A Day Without Water

7 Apr

I’m sitting in the living room of my condo and all is quiet. The washing machine is still, despite the laundry bin piled high with clothes, sleeves trying to make a bid for freedom from under its lid. The dishwasher, full of dirty dinner plates and cups, is silent. By the sink is a neatly stacked pile of utensils and pans used to make last night’s dinner, waiting to have the rice and bits of stuck-on onion scrubbed off them so they can sparkle again. And I’m sitting on the sofa, waiting alongside them for the same thing – water. As of yesterday afternoon, we have no running water in the house.

All tap water in Bermuda comes from rainwater, which runs down limestone-treated roofs and is collected in large tanks, usually stored underground. Because the water is treated in the tank, it’s safe to drink straight from the tap and tastes fine. It’s an excellent way to conserve and reuse water and most of the time it works well. But unfortunately for the last two months there has been less rain than usual, and so the tank that we share with the other three condos in our area is now dry as a bone.

Very quickly you realise how much you need water to do anything around the house – washing, cooking, even flushing the loo! Usually when I have a morning off from volunteering, I’ll do a bit of aerobics or yoga. But with no option of a shower afterwards, and an event to help staff this afternoon, I don’t want to risk alienating people! Now I’m just waiting for the Water Supply Man (that’s his official title) to come along in his water truck and top up the empty tanks. Generally he arrives within 24 hours, but a day without water is a very long one when you’re used to taking it completely for granted.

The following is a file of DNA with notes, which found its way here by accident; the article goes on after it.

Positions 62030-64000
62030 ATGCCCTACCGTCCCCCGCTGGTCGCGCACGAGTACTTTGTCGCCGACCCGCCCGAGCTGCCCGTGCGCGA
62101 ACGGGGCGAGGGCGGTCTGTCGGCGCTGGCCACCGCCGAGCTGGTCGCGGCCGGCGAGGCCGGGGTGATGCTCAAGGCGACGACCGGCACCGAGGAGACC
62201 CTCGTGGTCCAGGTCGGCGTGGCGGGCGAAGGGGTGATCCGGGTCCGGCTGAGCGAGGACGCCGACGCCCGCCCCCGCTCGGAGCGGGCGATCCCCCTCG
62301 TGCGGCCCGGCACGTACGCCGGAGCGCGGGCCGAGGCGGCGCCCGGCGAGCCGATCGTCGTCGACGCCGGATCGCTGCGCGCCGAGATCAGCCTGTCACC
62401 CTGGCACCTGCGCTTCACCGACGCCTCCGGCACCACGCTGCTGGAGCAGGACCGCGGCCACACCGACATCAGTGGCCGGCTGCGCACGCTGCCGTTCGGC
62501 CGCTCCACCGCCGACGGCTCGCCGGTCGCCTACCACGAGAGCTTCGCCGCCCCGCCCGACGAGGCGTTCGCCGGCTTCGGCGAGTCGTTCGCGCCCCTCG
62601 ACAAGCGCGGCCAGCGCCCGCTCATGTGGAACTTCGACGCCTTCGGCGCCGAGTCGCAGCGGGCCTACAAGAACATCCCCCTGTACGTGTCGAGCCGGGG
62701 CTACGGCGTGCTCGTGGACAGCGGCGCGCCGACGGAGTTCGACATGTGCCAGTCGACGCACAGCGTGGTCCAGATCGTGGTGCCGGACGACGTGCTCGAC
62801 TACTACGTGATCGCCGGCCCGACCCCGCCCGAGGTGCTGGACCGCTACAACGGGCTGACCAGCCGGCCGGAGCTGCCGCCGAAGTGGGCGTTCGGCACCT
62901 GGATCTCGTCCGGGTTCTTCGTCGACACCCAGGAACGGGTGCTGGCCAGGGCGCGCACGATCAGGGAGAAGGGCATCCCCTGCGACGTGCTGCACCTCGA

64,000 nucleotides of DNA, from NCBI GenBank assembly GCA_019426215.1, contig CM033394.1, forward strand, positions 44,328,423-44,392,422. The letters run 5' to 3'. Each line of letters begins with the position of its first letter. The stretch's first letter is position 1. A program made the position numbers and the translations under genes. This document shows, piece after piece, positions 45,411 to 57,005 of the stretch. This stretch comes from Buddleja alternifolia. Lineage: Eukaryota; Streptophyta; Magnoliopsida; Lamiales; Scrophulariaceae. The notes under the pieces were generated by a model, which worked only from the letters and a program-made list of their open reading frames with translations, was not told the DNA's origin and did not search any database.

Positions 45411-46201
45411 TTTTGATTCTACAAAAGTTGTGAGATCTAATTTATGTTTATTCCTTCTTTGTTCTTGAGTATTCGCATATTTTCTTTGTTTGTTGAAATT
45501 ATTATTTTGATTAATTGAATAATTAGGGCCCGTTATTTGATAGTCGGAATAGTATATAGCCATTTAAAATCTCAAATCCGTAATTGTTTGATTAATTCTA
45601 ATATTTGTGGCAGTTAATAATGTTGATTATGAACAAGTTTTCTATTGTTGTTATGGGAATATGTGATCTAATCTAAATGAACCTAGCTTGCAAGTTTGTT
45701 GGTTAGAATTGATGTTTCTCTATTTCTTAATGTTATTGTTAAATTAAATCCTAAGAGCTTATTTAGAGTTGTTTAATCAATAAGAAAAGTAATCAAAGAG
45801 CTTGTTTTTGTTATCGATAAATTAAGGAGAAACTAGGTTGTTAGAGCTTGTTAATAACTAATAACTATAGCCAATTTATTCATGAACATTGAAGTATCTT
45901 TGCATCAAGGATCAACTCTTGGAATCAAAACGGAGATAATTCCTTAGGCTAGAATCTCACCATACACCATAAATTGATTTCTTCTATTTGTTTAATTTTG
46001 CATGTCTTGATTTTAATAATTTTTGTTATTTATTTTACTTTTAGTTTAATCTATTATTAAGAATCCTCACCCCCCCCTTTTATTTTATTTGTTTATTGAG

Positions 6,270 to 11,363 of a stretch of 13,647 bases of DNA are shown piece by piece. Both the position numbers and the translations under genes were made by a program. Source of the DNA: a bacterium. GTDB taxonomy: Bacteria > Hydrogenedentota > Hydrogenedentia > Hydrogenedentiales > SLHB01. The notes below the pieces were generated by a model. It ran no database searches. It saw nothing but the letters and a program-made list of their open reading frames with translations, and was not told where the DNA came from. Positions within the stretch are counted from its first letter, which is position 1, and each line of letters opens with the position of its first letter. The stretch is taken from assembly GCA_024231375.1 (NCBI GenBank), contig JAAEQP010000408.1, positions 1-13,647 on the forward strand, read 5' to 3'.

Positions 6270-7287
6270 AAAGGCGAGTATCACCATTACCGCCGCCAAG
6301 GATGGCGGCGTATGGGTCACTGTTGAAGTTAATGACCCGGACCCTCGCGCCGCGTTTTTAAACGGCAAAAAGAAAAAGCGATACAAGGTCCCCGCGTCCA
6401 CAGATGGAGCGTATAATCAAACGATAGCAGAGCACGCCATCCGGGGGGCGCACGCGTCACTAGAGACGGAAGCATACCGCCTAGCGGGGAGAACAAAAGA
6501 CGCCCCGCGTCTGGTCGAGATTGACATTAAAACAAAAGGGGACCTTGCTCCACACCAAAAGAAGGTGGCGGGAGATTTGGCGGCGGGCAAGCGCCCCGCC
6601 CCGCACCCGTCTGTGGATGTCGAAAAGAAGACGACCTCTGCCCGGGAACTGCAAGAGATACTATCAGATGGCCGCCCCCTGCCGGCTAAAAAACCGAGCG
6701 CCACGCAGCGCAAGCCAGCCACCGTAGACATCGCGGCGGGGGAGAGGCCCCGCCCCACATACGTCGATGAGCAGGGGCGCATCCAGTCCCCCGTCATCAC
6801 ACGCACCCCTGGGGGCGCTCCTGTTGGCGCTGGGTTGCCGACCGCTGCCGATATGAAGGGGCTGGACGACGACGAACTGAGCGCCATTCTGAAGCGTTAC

In England we would be flabbergasted if we turned on the tap and nothing came out. I think the closest we have come to having scarce water, in my lifetime at least, has been the hosepipe ban during warm summers, and even then I suspect most people crept out into their gardens in the dark and secretly watered their flowerbeds with fully flowing water, rolling their eyes at Government overreactions and judgmental neighbours.

It’s been an important lesson not to take basic things for granted, and I hope when we return to the UK we have moments where Rich and I say to each other: “do you remember when we used to run out of water in Bermuda?” and be thankful for the water gushing out of the tap rather than just expecting it to be so.


2 Responses to “A Day Without Water”

  1. Hugga Mumma 7 April, 2011 at 2:57 pm #

    Hi Suzanne
    A sobering thought indeed. We have a water leak in the kitchen a while back and were without it for a day or so. What a nuisance it was too. I was forced to visit Lakeside so that I could use their toilets and drink their cappuccino’s! Life was hard on that day!

    • suscatty 7 April, 2011 at 5:06 pm #

      Hi Hugga Mumma

      Oh how I wish I could have gone to Lakeside today! Retail therapy does fix everything after all 🙂 x

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